Thomas G. Mouzes

Thomas G. Mouzes


“I represent financial institutions in creditors’ rights work and bankruptcy, and I also do business litigation where I help businesses and companies with disputes.”

Thomas G. Mouzes’ law practice focuses on bankruptcy and commercial law, with emphasis on creditors’ rights and remedies, representing lenders and bankruptcy trustees in a wide variety of cases, including those involving agricultural issues. Thomas has represented financial institutions, such as commercial banks and Farm Credit System lenders, in creditors’ rights litigation cases brought in both state and federal courts, including commercial and agri-business loans, inventory financing, real estate and construction financing, bankruptcy and reorganization, lender liability, water law, guarantees, and provisional remedies. His experience also includes representing banks and lenders in Chapter 11, 12 and 13 bankruptcy proceedings, as well as municipalities in Chapter 9 proceedings. His trial experience also extends to individual plaintiff matters, and he has achieved successful outcomes for clients in complex medical malpractice, professional liability, personal injury and civil rights lawsuits.

“People that refer work to me know that if they hand me a matter, I will look at every angle in order to be successful. It’s that simple.

The way I practice law has not changed much over the years, but I have become even more in tune to what clients want.  Clients don’t like to be surprised, and they want you to be cost effective.”

I enjoy weightlifting, which I do about three days a week, alternated with running. I have goals I try to reach and specific weight amounts I am trying to lift. My routine helps me to be healthier and stronger.


Insolvency and Creditors’ Rights

  • Successfully represented a grower in a complex almond processor Chapter 11 case including by asserting producer lien claims, and representing the client in state court tort claims against a third party.
  • Successfully resolved an action for violation of California’s one action rule by confirming the client’s lien and priority position in its real property collateral and obtaining payment of the settlement from the client’s prior law firm.
  • Successfully litigated for a bank client a complex multi-loan judicial foreclosure action of real property involving substantive cross-claims for actual and punitive damages.
  • In the context of a complex adversary proceeding in a Chapter 11 proceeding, successfully represented the holder of a first deed of trust in an action involving an issue of first impression: whether adjudicated groundwater rights in California were real property or personal property. After a determination in favor of the client that the water rights were real property, the client was paid seven figures and the matter resolved.
  • In a Chapter 9 proceeding of national importance, successfully represented a public entity and obtained the dismissal of one of the Chapter 9 proceedings.  See In re County of Orange, 183 B.R. 594 (Bankr.C.D.Cal. 1995).  Ultimately, the client received the disbursement of its monies held by the remaining debtor (seven figures) and payment for its loss.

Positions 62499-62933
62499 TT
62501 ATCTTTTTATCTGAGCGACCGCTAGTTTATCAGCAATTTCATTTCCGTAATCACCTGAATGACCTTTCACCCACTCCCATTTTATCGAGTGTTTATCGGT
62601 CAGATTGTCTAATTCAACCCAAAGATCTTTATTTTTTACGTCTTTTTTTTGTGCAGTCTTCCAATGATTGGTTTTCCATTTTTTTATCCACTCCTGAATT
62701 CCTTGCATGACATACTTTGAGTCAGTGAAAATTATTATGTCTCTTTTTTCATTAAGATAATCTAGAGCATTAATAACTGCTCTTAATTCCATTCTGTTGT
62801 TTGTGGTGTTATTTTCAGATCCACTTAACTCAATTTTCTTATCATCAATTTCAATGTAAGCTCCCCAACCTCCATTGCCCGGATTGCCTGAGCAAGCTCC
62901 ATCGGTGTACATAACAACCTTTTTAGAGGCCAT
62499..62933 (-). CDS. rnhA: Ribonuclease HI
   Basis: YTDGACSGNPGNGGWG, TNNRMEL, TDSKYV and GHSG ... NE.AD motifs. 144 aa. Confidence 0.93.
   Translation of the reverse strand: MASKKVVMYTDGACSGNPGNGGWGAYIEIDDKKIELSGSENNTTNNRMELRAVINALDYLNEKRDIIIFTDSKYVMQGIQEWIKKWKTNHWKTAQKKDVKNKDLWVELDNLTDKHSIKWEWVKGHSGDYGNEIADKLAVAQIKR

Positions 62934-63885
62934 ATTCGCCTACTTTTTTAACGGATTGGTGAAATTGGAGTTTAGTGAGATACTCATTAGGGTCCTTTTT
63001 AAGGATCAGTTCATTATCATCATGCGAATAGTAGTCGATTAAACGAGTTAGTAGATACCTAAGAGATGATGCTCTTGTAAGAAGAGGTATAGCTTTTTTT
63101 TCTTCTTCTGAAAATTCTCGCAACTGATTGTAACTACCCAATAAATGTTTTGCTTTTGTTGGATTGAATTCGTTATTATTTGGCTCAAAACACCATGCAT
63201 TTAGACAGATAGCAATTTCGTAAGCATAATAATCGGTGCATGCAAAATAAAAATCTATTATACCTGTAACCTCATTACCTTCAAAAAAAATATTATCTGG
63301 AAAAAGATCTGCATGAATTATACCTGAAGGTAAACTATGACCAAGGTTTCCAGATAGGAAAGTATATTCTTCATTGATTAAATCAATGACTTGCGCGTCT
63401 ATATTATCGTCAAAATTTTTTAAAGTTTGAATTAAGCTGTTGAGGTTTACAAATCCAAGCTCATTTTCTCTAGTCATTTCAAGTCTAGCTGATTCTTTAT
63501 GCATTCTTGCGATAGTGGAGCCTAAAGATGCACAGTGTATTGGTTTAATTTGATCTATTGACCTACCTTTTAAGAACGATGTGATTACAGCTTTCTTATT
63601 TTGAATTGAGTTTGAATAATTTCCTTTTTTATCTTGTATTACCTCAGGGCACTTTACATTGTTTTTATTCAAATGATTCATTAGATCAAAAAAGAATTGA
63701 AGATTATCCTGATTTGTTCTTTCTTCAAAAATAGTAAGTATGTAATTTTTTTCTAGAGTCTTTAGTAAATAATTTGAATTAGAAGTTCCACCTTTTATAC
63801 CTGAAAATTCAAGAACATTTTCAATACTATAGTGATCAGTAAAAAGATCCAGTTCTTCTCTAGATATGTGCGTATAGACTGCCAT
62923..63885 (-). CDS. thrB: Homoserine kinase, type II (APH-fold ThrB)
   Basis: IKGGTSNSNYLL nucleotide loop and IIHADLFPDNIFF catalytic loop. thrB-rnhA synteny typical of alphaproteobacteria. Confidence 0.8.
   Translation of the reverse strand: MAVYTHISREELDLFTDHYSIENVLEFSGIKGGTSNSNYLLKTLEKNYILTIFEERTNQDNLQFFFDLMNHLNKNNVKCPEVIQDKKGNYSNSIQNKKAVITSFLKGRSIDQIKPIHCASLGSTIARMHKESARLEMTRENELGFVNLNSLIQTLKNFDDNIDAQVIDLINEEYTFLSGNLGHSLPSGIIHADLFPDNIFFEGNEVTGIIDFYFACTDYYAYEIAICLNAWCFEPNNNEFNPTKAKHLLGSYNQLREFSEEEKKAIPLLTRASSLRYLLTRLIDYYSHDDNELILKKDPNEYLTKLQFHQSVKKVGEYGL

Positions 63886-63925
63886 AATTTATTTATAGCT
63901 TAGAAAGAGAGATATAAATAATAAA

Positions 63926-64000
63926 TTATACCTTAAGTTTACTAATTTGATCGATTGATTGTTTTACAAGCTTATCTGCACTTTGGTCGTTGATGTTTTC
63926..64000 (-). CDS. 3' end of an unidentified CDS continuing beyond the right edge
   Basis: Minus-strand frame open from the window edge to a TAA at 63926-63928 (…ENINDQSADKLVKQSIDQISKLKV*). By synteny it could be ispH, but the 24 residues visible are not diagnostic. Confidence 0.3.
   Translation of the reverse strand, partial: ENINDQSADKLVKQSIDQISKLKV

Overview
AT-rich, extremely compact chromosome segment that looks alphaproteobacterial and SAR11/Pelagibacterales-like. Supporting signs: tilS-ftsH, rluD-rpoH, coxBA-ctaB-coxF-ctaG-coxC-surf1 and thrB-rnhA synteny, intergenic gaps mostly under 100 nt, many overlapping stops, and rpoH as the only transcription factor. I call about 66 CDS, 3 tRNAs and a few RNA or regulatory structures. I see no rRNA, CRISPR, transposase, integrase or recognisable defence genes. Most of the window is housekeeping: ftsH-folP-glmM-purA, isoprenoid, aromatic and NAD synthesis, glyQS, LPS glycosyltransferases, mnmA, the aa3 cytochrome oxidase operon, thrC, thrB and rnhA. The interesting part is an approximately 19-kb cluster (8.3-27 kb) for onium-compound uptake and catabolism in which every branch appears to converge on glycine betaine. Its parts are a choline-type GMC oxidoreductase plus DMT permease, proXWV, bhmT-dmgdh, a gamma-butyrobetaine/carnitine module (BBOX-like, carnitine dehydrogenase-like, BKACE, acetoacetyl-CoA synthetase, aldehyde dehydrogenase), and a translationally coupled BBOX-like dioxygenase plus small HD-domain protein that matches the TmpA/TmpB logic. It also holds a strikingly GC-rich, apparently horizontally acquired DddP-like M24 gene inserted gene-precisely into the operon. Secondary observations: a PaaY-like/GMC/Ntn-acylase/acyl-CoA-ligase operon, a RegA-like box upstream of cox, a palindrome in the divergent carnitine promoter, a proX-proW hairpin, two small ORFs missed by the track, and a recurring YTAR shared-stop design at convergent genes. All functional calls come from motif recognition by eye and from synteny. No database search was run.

• Successfully represented a bank client in a complex state court action for judicial foreclosure of real property and personal property collateral, including deposit accounts and cattle. The litigation encompassed a myriad of real property and personal property collateral disposition issues and lender liability claims made against the bank.
  • In a state court proceeding involving a novel issue of first impression, successfully represented a bank in an action to set aside a mistaken reconveyance of a deed of trust and obtained the dismissal of a cross-complaint seeking to enforce a California agricultural producer’s lien against significant proceeds of agricultural product paid to the bank.
  • Successfully defended an insurance company in a contested matter and adversary proceeding brought by a Chapter 7 trustee asserting claims of breach of contract and insurance bad faith. The bankruptcy trustee sought to enforce a written agreement with the client that was partially performed by the parties but had not yet been approved by the Bankruptcy Court. In an issue of first impression, the Bankruptcy Court determined that the written agreement was void and unenforceable and dismissed all claims of the Chapter 7 trustee for relief asserted thereunder.
  • Successfully represented an insurance company in a complex Chapter 11 case by trapping liability claims of thousands of third parties in a liquidating plan and exonerating the liability of the carrier.
  • Successfully represented clients in a wrongful death and medical malpractice case resulting in a multi-million dollar settlement.
  • Substituting into the case after confirmation of a Chapter 12 plan, successfully represented a bank client in defeating the modification of a confirmed Chapter 12 plan and thereafter obtained an award of post-dismissal sanctions against the borrowers in excess of  $100,000 given the misconduct in the bankruptcy proceeding. See In re Davenport, 175 B.R.355 (Bankr. E.D. Cal. 1994). In addition, obtained the dismissal of lender liability claims made against the bank by the borrowers in various state court proceedings.




  • “What Has Anna Nicole Smith Done For You Lately? What Every Attorney Should Know About Stern v. Marshall,” Women Lawyers of Sacramento June Lunch Meeting, Co-Presenter


  • Sacramento Magazine Top Lawyer, 2016 – 2021
  • University of California, Davis: Graduated with Honors and Departmental Citation in Political Science

Professional Associations and Memberships

  • Member, Sacramento Valley Bankruptcy Form
  • Member, Sacramento Receivers Forum
  • Member, The Risk Management Association